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Stony Brook University

JRN 115: News Reporting & Writing I: Scholarly & Primary Sources

Subject Guides

Use the libraries' subject guide to find where to look for scholarly material based on your research area.

What are Primary Sources?

Primary sources refer to documents or other items that provide first-hand, eyewitness accounts of events.
A newspaper article written at the time an event took place (Pearl Harbor, for example) is a primary source. Or a memoir and recollections by someone who was involved in an event, such as an interview with a woman who took part in the Civil Rights Movement.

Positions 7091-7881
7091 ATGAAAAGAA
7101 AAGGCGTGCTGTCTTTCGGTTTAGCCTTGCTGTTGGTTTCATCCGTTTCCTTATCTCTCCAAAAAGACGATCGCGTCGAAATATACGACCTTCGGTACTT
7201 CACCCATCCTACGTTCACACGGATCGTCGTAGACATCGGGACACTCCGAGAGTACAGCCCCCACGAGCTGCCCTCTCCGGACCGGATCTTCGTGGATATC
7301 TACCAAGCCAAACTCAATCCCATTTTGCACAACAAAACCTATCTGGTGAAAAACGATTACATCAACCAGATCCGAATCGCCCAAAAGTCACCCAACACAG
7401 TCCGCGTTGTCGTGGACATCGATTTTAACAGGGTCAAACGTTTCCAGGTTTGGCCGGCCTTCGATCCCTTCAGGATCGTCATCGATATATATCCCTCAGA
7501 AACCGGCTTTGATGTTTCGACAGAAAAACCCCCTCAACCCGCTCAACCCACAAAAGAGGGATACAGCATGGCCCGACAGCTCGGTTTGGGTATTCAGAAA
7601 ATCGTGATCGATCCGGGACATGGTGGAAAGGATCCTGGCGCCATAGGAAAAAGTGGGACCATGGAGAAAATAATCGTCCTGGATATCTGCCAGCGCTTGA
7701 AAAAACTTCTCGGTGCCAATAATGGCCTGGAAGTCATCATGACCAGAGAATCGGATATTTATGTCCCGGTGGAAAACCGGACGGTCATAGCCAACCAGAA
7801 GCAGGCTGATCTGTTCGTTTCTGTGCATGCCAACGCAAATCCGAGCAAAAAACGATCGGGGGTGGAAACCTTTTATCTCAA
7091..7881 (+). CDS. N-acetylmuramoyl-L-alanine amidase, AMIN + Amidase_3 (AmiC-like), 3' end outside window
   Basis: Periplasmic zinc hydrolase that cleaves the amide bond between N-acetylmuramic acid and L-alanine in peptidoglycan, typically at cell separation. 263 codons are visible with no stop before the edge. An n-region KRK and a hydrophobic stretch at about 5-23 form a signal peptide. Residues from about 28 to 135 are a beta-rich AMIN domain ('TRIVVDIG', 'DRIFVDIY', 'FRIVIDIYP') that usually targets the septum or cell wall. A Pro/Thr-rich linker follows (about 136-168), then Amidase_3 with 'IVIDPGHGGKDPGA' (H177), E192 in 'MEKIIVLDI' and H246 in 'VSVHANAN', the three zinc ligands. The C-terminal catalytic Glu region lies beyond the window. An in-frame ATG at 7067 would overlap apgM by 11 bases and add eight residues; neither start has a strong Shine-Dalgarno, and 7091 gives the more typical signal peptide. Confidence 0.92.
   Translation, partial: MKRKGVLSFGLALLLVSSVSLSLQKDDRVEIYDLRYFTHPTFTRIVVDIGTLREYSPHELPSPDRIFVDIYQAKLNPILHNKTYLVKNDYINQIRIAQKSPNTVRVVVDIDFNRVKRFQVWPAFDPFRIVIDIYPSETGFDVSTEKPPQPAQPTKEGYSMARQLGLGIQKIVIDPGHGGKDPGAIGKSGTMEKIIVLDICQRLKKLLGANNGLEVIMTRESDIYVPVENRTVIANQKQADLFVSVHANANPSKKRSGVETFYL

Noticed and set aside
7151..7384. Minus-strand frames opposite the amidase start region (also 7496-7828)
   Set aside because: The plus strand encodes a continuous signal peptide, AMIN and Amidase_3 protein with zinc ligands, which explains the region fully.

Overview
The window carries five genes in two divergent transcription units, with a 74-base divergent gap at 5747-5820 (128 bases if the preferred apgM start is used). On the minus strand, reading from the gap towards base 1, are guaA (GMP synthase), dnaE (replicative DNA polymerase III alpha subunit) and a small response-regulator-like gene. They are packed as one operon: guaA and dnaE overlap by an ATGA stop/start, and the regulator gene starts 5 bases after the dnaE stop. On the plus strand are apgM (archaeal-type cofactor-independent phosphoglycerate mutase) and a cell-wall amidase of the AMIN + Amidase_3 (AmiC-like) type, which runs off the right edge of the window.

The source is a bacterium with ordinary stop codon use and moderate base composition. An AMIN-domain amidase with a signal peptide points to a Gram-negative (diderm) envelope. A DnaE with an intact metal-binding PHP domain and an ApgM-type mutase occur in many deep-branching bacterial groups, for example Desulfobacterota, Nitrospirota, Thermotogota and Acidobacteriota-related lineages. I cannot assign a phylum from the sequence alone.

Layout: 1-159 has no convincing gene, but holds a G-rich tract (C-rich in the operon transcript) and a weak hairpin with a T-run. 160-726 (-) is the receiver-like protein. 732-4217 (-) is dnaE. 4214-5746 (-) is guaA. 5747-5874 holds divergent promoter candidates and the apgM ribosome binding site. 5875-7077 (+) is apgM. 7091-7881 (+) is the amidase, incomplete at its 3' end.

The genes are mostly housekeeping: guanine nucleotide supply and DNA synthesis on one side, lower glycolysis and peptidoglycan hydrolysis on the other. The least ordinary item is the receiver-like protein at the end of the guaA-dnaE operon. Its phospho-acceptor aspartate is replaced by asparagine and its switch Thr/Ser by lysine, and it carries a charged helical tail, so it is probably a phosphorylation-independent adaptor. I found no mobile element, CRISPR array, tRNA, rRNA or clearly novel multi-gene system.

Some examples of primary source materials are:

  • Printed texts, including books, newspapers, diaries, pamphlets, magazines, and journals
  • Manuscripts
  • Maps
  • Paintings
  • Artifacts
  • Audio and video recordings
  • Oral histories
  • Photographs
  • Dissertations
  • Government documents

Primary sources are different from secondary sources, which are written later and usually comment on or analyze historic events or original documents.

 

Reference Librarian

Chris Filstrup's picture
Chris Filstrup
Contact:
Central Reading Room
Stony Brook University

Stony Brook, NY 11794
631-632-9951